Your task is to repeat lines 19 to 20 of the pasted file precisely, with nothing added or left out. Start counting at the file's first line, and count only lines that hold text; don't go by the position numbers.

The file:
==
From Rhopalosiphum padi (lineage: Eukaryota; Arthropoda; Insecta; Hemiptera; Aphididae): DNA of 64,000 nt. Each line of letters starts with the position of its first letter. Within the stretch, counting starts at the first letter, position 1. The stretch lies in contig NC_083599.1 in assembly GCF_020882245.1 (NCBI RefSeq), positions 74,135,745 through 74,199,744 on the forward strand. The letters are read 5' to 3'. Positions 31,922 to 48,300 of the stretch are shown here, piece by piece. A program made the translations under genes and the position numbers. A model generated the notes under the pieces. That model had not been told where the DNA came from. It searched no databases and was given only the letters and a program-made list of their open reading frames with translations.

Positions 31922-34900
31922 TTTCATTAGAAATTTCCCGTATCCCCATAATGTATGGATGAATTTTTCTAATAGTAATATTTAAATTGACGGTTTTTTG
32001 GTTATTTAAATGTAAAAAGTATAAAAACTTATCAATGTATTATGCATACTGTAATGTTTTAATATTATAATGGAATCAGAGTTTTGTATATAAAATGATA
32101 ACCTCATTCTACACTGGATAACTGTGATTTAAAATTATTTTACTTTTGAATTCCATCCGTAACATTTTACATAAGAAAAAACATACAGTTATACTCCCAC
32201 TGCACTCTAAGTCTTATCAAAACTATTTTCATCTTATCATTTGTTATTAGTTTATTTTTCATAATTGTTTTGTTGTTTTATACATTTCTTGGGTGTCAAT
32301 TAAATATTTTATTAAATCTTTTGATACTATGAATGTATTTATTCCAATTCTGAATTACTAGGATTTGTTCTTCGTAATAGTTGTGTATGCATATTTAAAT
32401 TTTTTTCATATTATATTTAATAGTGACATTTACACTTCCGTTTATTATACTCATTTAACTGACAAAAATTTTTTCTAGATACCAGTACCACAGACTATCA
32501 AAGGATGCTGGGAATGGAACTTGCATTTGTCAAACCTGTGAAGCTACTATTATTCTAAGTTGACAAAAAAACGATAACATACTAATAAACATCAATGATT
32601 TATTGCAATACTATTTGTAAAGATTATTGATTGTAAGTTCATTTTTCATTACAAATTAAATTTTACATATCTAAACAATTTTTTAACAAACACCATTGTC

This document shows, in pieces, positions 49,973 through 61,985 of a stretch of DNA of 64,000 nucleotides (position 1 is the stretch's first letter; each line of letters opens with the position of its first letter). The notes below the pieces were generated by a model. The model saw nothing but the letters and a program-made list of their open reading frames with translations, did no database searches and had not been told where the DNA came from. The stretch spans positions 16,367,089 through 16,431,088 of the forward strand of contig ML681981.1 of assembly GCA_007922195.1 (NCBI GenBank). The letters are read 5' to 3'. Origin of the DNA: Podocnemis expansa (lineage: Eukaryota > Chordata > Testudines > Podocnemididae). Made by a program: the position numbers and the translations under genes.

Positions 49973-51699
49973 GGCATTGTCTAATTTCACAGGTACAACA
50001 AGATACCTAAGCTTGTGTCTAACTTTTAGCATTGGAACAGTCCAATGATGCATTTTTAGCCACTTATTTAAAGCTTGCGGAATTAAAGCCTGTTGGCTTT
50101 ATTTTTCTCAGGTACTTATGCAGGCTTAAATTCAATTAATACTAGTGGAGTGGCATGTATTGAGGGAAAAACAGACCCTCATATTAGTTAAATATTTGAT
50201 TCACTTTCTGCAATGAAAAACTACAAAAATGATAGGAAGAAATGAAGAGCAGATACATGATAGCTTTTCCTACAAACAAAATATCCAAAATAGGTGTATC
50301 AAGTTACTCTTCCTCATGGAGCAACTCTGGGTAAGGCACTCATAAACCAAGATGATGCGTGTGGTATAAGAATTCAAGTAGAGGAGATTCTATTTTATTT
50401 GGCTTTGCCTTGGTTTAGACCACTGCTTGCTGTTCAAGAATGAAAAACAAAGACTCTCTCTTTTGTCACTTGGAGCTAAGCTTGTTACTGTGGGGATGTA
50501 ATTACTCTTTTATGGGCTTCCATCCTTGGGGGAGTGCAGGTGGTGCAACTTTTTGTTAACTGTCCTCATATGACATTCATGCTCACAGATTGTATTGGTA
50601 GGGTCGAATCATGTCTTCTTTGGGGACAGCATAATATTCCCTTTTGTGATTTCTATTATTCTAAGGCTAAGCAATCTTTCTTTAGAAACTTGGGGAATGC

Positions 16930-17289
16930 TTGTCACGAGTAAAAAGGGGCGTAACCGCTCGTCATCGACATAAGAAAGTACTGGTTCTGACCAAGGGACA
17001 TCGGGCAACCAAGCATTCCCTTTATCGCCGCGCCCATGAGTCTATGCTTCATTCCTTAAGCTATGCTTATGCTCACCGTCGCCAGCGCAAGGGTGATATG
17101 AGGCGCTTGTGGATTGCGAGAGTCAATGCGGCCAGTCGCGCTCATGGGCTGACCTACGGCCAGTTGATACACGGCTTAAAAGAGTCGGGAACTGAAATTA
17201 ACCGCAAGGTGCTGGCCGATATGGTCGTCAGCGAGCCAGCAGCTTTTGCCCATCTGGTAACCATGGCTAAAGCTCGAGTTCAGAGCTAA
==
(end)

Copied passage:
50501 ATTACTCTTTTATGGGCTTCCATCCTTGGGGGAGTGCAGGTGGTGCAACTTTTTGTTAACTGTCCTCATATGACATTCATGCTCACAGATTGTATTGGTA
50601 GGGTCGAATCATGTCTTCTTTGGGGACAGCATAATATTCCCTTTTGTGATTTCTATTATTCTAAGGCTAAGCAATCTTTCTTTAGAAACTTGGGGAATGC